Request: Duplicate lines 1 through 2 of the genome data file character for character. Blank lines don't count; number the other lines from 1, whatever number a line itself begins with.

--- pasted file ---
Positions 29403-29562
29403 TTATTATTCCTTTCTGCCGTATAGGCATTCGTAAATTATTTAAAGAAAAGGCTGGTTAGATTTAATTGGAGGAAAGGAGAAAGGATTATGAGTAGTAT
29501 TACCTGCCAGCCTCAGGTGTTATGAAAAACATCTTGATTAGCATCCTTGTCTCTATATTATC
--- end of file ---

Positions 29403-29562
29403 TTATTATTCCTTTCTGCCGTATAGGCATTCGTAAATTATTTAAAGAAAAGGCTGGTTAGATTTAATTGGAGGAAAGGAGAAAGGATTATGAGTAGTAT